Skip to main content

Cafe Maddy Cab: How this crowdfunded service is protecting the AAPI community

Cafe Maddy Cab is making NYC safer, one ride at a time

Citizens are getting creative when it comes to combating hate crimes in America. One of the most innovative and successful programs is Cafe Maddy Cab, which offers safe cab rides for the vulnerable. So far, the young program has offered thousands of rides in New York, where it’s based.

It all came about in 2020, in the wake of a hate crime spike. The pandemic revealed many things — and an underbelly of racism in this country was one of them. The AAPI community was and still is especially targeted. Many did not feel safe leaving their dwellings or riding public transportation.

Related Videos
A photo of Madeline Park.

That context led Madeline Park to act. The New Yorker started fundraising for safer rides under the moniker Cafe Maddy Cab in April of 2021. It was a hit, raising more than $250,000 and setting up 7,800 rides. The transportation aids the most vulnerable members of the AAPI community, namely the elderly, LGBTQ+ population, and women. By the summer of 2021, the funding had been spent and it appeared conditions were getting better, so the program retired.

But that retirement was short-lived. Cafe Maddy Cab is back, helping marginalized and targeted people who still do not feel safe. It came back to life in May of his year with new backing. The program is now working with Krave Beauty CEO Liah Yoo and sponsorship from the Asian Pacific Community Fund.

The idea is simple, effective, and very popular. Interested parties fill out a form either for themselves or as a sponsor for Park’s team to review. The program then issues Uber codes to cover the rides on a weekly basis. Park put in $2,000 of her own dough and started raising money for the concept after a public transportation commute to her job across town. She says the donations started piling up that very night and, with the service feeling imminently needed, Park got to work.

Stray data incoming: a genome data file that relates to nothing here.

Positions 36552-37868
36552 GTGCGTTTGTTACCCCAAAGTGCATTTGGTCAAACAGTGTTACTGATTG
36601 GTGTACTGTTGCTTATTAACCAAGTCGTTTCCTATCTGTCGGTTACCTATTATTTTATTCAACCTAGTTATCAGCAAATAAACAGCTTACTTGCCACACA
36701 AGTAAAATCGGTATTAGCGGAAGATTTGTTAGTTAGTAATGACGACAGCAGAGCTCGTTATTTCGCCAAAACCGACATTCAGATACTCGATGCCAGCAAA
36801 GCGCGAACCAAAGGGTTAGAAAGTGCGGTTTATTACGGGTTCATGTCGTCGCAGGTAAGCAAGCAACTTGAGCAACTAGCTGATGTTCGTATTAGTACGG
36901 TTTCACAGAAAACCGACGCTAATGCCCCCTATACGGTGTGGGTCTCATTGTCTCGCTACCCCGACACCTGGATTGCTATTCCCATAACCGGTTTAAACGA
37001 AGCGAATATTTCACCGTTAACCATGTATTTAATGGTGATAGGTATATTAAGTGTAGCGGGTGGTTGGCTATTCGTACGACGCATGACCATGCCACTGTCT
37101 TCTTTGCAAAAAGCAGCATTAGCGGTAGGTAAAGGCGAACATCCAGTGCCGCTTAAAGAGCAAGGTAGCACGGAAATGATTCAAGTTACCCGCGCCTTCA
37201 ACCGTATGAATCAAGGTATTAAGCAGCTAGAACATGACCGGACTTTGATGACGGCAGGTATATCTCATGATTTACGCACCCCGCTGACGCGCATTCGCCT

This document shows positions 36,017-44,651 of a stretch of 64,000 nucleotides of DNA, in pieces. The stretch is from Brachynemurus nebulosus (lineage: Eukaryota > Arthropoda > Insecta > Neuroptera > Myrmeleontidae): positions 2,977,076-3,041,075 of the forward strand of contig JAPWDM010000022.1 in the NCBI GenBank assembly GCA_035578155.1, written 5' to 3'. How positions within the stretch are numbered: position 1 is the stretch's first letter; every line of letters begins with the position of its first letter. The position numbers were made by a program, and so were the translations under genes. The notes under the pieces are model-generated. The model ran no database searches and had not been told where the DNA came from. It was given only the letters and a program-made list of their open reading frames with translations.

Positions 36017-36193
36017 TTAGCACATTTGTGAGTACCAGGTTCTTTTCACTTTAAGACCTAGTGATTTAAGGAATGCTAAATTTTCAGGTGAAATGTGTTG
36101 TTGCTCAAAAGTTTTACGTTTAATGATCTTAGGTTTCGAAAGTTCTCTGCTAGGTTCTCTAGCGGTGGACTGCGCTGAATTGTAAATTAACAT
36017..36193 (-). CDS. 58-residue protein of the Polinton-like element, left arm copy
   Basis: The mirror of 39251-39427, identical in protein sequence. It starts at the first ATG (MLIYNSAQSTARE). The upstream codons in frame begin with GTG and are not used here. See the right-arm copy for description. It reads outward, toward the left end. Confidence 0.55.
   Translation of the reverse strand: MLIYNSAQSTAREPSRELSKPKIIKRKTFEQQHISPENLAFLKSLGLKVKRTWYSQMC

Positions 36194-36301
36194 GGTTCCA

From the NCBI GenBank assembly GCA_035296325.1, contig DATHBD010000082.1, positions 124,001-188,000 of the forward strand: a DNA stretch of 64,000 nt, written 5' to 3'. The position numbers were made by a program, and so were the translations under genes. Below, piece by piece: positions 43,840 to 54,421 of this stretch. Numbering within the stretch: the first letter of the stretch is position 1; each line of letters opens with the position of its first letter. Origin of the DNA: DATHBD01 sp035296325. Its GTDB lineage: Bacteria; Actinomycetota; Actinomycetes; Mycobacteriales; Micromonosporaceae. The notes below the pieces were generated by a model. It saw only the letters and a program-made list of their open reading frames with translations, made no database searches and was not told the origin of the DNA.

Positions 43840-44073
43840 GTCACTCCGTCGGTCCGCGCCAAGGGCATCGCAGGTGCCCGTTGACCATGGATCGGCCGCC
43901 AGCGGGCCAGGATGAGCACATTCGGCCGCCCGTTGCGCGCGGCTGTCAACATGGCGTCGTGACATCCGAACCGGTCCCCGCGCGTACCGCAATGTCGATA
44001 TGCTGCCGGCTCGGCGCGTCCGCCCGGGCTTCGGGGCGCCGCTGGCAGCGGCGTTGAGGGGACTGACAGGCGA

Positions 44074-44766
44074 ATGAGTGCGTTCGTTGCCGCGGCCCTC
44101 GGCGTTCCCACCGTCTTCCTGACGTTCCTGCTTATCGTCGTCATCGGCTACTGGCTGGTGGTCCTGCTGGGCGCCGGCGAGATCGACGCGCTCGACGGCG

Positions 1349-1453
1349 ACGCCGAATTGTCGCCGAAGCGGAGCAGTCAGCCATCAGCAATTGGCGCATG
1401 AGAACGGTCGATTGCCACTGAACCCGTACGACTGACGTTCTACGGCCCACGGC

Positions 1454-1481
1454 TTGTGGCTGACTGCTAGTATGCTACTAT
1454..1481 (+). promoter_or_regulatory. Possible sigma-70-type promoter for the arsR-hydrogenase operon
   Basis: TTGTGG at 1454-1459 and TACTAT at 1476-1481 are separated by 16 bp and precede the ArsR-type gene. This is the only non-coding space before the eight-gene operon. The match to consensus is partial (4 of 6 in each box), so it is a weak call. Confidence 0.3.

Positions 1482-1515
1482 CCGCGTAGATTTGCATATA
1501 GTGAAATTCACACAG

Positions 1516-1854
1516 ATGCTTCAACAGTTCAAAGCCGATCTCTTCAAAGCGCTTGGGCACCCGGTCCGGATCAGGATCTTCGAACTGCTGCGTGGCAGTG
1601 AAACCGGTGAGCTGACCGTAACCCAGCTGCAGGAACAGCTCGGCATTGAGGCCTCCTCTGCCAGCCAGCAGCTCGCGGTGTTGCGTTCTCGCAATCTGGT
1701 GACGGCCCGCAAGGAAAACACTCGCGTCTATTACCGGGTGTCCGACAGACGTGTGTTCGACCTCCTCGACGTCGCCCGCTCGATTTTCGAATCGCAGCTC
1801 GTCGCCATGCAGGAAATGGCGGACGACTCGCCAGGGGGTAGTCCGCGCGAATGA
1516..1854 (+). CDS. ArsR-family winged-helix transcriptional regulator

Park has lived in NYC for more than a decade. Originally born in Korea, she works as both a dentist and content creator in Brooklyn. Cafe Maddy Cab continues to depend largely on volunteers, for which Park is eternally grateful. “Everyone is working out of their time outside of their full-time jobs to help our community, and without them, there will be no Cafe Maddy Cab,” she says.

The organization is barely two years old but the inspiring stories are already piling up. “We got a request from somebody who needed a ride to a job interview because they had lost their previous job during the pandemic,” Park says. “And then a few weeks later, the same person updated us that they got the job and they needed a ride to the job. So it was incredible to feel so personally connected to the city even as we were spending hours behind the screen to run the program.”

Part of the program’s success is due to savvy social media navigation. Park has leveraged the likes of Instagram and TikTok to make the world aware of the important crowdfunding cab service. Celebrities have caught wind and spread the good word, sharing the info with their massive audiences and boosting the service at large.